In business we set goals and the goals help us move forward. But what does this mean? There is no simple answer to this question . . . unless you have a process in place that allows you to start at a planning phase in order to get your business to the desired result.
In my past experience, I have used a process that not only helped my previous business achieve growth on a consistent basis, but also allowed us to achieve our place on the INC 500 list. In addition, we not only achieved most of our goals due to hard work, but we positioned our business for a sale to a multi-billion dollar International Company.
None of this would have happened on its own. It required a change in the way we did business from the standpoint of holding people accountable from the top-down. Each and every employee in our business had a role within the process.
I mentioned change and change is often seen as painful. Yes, it was painful in the beginning but it required each person to get into a rhythm and before long, the process became the norm. Things moved forward slowly at first; however, repetition of the process made things come together.
So what did we do different? We broke the process down into ten steps.
- Strategic Planning Meeting
During this meeting we would paint a picture of what we wanted the company to look like; it was a rough sketch. Then we were prepared to bring in our key players and listen to their input on what they believed we needed and how we would get there.
- Agree to Business Goals
It was very important to have agreement on the desired goals. In most cases, we would agree on stretch goals as well. The key to this step is that our goals were not just top-driven. We had buy-in from the rest of the team.
- Agree to Rewards
We found out early on that there were two systems in our business—bonuses and rewards—and we could not confuse the two of them. The rewards had to be something that would get team members excited and encourage the drive to earn.
- Publish Business Goals
We would print our finalized goals onto a nice, framed poster. This was something that could be displayed as a constant reminder in a place where everyone would see, such as the conference room—our meeting place for daily huddles. It wasn’t just one of those pieces of papers stored away somewhere, hidden from eyesight.
- Goals Set by Departments
This was a challenging process in which our employees were highly involved. It showed them that they could make a difference in the organization. They were able to actually see how their department’s work drove results towards the business goals.
- Goals Set by Each Employee
Each employee would set goals to support the individual department in which they worked. This system is successful when the employee goals support the department goals, and the department goals support the company goals. Much like a pyramid, the company goals are supported from the bottom, up.
- Hold the Team Accountable
One of the most painful parts of change was accountability. Weekly meetings with employees helped put in place accountability. Once in place, if you failed to meet as scheduled employees became offended and thought that something was wrong. Believe it or not, people like to be held accountable for what they do. It was always a good time for that personal pat on the back.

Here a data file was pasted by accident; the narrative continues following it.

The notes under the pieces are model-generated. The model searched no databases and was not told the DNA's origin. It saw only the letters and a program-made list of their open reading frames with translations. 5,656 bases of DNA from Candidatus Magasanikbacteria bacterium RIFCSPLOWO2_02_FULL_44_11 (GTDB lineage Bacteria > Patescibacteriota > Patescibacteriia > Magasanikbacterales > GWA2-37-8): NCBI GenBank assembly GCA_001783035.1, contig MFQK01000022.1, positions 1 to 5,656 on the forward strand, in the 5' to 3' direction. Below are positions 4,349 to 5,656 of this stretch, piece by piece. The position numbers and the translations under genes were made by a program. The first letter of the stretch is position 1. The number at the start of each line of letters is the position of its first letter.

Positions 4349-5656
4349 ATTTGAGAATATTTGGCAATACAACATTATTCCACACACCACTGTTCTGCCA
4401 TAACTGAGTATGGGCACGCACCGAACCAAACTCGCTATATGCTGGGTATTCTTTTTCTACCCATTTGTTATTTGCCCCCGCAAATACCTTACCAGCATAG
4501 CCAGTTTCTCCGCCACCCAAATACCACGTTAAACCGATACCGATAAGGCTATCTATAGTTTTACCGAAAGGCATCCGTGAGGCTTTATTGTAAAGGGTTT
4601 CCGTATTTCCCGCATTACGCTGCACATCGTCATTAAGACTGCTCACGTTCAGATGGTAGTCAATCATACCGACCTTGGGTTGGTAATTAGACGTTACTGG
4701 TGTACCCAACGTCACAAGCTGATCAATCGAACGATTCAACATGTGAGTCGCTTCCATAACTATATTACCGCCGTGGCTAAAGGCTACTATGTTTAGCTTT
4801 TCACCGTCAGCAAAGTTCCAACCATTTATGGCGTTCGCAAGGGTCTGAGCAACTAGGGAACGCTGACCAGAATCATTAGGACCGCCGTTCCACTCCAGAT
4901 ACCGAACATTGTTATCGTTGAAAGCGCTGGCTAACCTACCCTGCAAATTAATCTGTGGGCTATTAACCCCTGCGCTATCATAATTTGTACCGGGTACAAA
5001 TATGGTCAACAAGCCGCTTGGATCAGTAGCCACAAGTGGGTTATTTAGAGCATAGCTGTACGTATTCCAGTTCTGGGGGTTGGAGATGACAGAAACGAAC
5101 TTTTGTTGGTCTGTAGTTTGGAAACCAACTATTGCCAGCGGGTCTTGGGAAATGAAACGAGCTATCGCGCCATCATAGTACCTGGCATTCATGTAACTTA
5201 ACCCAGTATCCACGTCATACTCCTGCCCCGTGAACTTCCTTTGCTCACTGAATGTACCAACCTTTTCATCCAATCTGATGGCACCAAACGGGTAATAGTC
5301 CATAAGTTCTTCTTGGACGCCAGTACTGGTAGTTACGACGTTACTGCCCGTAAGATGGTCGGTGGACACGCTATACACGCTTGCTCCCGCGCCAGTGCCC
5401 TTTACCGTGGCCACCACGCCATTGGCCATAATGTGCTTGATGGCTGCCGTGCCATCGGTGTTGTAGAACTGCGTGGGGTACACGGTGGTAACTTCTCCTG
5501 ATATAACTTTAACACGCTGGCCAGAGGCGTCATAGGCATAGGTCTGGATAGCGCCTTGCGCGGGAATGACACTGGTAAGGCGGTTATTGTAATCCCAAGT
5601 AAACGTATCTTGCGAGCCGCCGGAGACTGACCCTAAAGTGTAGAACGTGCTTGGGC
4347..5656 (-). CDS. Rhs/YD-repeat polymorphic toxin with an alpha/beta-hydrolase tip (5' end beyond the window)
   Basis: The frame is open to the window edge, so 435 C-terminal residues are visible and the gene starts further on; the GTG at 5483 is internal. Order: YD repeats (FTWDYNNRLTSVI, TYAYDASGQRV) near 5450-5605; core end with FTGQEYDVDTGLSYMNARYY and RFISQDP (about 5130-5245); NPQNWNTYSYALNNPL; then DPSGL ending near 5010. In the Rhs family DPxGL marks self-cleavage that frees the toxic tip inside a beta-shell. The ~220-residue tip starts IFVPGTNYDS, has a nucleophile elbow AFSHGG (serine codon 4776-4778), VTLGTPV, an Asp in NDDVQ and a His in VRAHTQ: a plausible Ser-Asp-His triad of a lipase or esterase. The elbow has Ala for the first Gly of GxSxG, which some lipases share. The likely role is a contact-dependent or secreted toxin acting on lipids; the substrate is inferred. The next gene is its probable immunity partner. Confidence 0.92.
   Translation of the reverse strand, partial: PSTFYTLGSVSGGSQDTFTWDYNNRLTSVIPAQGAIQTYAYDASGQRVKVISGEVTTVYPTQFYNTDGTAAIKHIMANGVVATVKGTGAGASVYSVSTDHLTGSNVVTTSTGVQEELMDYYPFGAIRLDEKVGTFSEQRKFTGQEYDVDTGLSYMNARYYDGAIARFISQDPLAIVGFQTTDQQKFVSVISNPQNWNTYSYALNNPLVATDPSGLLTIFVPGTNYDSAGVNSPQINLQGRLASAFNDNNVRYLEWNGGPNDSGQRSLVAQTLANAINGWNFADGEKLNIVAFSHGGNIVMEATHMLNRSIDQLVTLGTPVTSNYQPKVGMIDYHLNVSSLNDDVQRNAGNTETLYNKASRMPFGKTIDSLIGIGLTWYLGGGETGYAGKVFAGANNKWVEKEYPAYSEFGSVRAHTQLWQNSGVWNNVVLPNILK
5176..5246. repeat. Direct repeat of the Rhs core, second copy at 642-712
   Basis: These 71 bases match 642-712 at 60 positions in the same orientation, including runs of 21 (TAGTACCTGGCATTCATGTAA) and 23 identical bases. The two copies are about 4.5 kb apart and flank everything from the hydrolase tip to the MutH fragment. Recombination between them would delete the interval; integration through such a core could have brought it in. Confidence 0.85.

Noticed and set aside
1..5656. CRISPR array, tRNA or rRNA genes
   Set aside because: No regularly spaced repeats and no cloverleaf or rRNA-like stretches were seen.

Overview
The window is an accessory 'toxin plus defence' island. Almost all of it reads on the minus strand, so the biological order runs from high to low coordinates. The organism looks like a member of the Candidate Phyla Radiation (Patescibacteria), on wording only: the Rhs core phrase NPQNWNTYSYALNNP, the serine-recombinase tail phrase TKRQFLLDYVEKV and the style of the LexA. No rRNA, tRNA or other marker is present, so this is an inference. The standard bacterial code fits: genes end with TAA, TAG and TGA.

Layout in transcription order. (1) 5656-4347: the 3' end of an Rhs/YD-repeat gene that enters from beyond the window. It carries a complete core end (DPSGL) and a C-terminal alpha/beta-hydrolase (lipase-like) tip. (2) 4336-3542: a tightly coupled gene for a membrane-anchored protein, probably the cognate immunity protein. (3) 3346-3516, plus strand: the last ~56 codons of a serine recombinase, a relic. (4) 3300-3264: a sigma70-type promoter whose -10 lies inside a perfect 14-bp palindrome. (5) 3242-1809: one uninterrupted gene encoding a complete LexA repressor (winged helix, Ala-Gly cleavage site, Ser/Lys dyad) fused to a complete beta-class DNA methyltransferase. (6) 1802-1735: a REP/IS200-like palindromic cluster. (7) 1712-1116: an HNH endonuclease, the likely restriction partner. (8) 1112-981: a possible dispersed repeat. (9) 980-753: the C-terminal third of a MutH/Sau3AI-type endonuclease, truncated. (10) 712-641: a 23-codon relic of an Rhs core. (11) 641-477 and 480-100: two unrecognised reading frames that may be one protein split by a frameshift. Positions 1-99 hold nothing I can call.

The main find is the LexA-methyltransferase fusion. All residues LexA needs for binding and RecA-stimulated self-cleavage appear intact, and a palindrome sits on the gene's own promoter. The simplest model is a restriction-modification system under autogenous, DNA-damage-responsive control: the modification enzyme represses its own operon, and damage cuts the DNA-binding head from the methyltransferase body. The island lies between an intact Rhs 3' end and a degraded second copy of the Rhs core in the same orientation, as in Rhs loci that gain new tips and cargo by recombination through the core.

- Monthly Review of Goal Status with the Company
Until we started discussing where we were at on a monthly basis, we never realized how much our goals meant to the employees. If we were trailing behind, they would immediately start asking what we could be doing differently in order to achieve our goals.
- End of Quarter Wrap-up
This step was always looked forward to by the entire team. We would have a small Superbowl-like celebration such as an in-house lunch or team outing. This helped to define the close of the quarter, letting the team know that we were already working on the next quarter.
- Held Up Our Part of the Bargain—Rewards
The rewards were handled, not put off! We always did what we said we were going to do. If we failed in meeting our goals, there were no rewards. That happened once in awhile but more times than not, we celebrated.
You are probably thinking, wow, what a list of processes! This is what I said the first time around. Personally, my first thought was, if we do all of this we will not have time to do our work much less get anything done.
First, you have to become a believer. If you want to grow your business you have to have processes. Once the process becomes a rhythm it becomes a daily, weekly, and monthly process. You will see that it takes less time to do things the right way, rather than spending time looking back and wondering why things never seem to change at all.
In the past, our old process involved a planning session to set revenue goals and any other goals we wanted to accomplish. Then, 90 days later we would go back, review the goals and where we ended our quarter. Typically, we had either a surprised look on our faces or a look of disappointment. Most often, it was the latter of the two. When we changed our system, we never had any surprises. We knew where we were going, how we were going to get there, and at all times we knew exactly where we were at in the process.
Why am I believer in this system? It was simple for me; after we sold the business I became part of the bigger organization and observed first-hand how the business was run. They used top-down driven goals and no one was on board with the process. What I watched in the years to come was a successful business falling apart. No one cared about the goals; it was just expected that things would always fall into place. How wrong they were to believe this!
What type of process do you use to set your company goals and is the process working like it is supposed to? If not what are you doing about it? Let me know in the comments below.